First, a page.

When the old is gone and the new emerges

The old has always been the continuation of something familiar with comprehensible technical innovations. The aforementioned cab driver switched from the horse to the engine. The journalist no longer researches his information on the spot, but on the Internet and takes over to personally typeset, correct and publish his articles. Warehouse clerks exchange the pumper for a computer that controls the stock movements and shifts the packages driverless to the desired stations. The physical activities are eliminated and replaced by “willing” machines. In this environment, new tasks arise in the monitoring, control and maintenance of the assets – and of course in their development. In these times, new skills are needed.

Perspectives are missing. One of the few, who ponders concretely, is Thomas Frey, who has compiled the requisite know-how and many new professions of the future (see here). This time we’ll look at some of the future talents.

  • Bendscouting
    In the past scouts were used to spy out a path in front of them so that dangerous passages could be avoided on a large scale. To achieve this, traces had to be correctly interpreted, dangerous spots evaluated and the new routes safeguarded. In principle, tomorrow’s Bendscouts have similar skills. The difference results from their more vucane work space, i.e. more Volatile, Uncertain, Complex and Ambiguous. The required farsightedness results from the intuitive processing of the flood of data that cannot be left in the foreseeable future to any computer.
  • Bridging
    In many cases it will not be possible to bypass the danger spot. For this reason, to this day, armies have pioneers, who build bridges in the threatening places that take the troops safely from one side to the other. In the future, the ability to enable the transition at any point will become crucial, as more and more mental bridges have to be built that reliably bring those involved from the old into the new. Since every situation is different, the experience of proficient Bridgers, who can recognize and master even the most subtle peculiarities, is indispensable.
  • Lastmiling
    The global networking creates with RFID chips the Internet of Things. Networked computers move things virtually automatically around the world. The chip can be received anywhere and enables, with very little manual interference by people, automatic booking of cargo space as well as timely tracking of where the goods are at any given time. The same applies to data itself that is searching its way through the World Wide Web. The problems arise in the last mile – from the last node, whether it is a distribution warehouse or a junction box. The many Lastmilers are already available as parcel distributors and bicycle messengers. For the way from the hub to the actual addressee, it requires the hard to program intelligence of the Lastmiler.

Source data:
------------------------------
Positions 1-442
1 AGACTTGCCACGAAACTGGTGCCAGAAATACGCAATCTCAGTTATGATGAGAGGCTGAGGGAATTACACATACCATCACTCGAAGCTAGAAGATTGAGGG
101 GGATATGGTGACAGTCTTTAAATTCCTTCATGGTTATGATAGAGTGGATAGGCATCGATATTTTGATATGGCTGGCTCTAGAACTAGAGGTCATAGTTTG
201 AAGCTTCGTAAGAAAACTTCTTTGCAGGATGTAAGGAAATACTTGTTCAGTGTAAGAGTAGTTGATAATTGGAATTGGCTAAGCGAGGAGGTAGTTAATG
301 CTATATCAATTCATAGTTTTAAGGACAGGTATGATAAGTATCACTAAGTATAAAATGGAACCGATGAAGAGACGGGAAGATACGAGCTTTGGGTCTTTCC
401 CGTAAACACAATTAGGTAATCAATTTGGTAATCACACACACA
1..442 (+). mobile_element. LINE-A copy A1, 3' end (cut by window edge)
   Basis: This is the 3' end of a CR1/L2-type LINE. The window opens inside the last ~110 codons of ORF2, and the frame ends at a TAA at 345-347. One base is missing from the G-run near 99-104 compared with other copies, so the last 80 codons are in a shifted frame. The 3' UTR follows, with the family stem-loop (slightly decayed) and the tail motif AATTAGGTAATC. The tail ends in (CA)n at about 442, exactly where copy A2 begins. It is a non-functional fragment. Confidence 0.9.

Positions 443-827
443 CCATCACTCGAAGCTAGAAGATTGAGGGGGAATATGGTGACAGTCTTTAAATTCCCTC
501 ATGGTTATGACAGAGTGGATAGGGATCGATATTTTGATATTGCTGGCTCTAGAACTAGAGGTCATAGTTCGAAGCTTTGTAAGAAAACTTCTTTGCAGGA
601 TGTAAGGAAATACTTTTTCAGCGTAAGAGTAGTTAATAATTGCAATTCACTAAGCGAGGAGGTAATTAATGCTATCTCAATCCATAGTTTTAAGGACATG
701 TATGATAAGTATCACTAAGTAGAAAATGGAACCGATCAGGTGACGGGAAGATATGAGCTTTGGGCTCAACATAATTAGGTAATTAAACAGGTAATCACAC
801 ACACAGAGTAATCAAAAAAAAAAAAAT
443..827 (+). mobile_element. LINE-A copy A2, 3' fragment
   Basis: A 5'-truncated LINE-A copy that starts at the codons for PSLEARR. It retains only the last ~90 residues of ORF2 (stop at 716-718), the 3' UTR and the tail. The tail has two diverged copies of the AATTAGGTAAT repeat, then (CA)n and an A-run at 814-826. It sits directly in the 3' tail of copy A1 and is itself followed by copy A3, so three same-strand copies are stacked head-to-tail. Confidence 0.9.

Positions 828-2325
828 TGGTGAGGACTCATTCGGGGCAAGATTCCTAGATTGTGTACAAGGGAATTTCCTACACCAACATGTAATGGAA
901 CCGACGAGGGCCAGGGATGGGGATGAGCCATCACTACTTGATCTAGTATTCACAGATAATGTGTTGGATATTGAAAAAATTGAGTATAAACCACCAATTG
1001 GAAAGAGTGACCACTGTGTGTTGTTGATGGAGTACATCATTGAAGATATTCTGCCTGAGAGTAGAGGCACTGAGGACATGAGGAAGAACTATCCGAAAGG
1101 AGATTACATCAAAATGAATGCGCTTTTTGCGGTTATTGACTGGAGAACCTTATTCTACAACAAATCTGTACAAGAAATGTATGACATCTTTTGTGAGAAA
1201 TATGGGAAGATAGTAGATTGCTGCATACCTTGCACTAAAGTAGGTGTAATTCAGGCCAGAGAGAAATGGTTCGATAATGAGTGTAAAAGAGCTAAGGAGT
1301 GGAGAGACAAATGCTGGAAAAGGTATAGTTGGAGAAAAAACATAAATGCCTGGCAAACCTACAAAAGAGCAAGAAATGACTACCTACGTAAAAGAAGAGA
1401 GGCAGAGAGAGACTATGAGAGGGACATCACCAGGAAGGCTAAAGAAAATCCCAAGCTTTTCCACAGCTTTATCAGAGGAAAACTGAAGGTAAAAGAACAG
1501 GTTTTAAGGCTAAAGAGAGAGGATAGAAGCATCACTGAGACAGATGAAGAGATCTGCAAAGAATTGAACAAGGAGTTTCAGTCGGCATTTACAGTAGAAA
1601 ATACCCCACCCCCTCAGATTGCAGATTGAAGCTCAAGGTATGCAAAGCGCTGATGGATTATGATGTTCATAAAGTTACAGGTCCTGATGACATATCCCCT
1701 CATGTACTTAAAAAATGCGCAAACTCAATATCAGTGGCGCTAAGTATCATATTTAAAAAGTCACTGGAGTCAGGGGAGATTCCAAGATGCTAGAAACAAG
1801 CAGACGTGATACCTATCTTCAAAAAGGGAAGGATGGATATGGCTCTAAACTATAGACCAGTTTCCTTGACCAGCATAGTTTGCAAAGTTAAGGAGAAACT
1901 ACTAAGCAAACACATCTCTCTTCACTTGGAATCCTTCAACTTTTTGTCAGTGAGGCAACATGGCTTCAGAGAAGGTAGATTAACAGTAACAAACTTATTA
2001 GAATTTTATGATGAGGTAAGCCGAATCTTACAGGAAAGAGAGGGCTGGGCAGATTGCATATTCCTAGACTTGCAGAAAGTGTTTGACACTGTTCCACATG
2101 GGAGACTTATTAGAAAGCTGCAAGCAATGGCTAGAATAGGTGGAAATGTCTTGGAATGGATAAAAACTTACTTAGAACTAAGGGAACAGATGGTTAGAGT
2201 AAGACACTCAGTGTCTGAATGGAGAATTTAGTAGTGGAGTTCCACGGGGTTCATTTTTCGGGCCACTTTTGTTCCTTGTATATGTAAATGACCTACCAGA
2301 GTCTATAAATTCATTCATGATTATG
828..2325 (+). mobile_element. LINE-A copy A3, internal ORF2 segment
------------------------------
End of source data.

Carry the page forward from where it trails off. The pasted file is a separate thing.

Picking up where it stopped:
• Dismantling
    New things are being created ever faster. The introduction of business ideas, IT systems or industrial facilities increases the performance of companies incessantly. Over time, however, the old systems get in the way. Dismantling will be difficult as long as they continue to fulfil their purpose – albeit not quite as effectively as the new ones. In this environment, the complementary talent of an inventor is needed. Dismantlers will be responsible for removing and dismantling old systems out of running operations without collateral damage for the ongoing business. This surgical skill is so filigree that no computer can take over this task in the foreseeable future.
  • Bequeathing
    Even if a plant is dismantled, an approach is replaced or a business becomes history, it does not mean that the gained experiences are also obsolete. Many of these insights can continue to have an effect sustainably. After all, these are long-term routines that have been improved over time. Reuse is usually hindered by profane reasons – the protagonists are no longer there or no sufficient documentation exists. Ensuring the sustainable availability of experience is the task of the Bequeathers. The challenge is to muck out the insignificant, to select the most interesting and to prepare the most valuable building blocks. The necessary intuition to recognize the relevant aspects will be a problem for computers for a long time.

Bottom line: The continuous digitization takes over simple routine work. The machines execute unattractive tasks and solve them even more reliably than workers. This will trigger that the fields of activity shift again. It is not possible to automate the skills of bendscouting, bridging, lastmiling, dismantling and bequeathing as long as the comprehension, intuition, creativity and other typically human characteristics cannot be transferred into appropriate algorithms. Artificial intelligence may be a step in the right direction, but the modest hopes of the eighties of the last millennium have not yet been fulfilled after almost forty years – even, if we are impressed by robots that do the amazing things – but not more. The old is gone and the new is emerging. What will happen? As the French say – He, who lives, will see.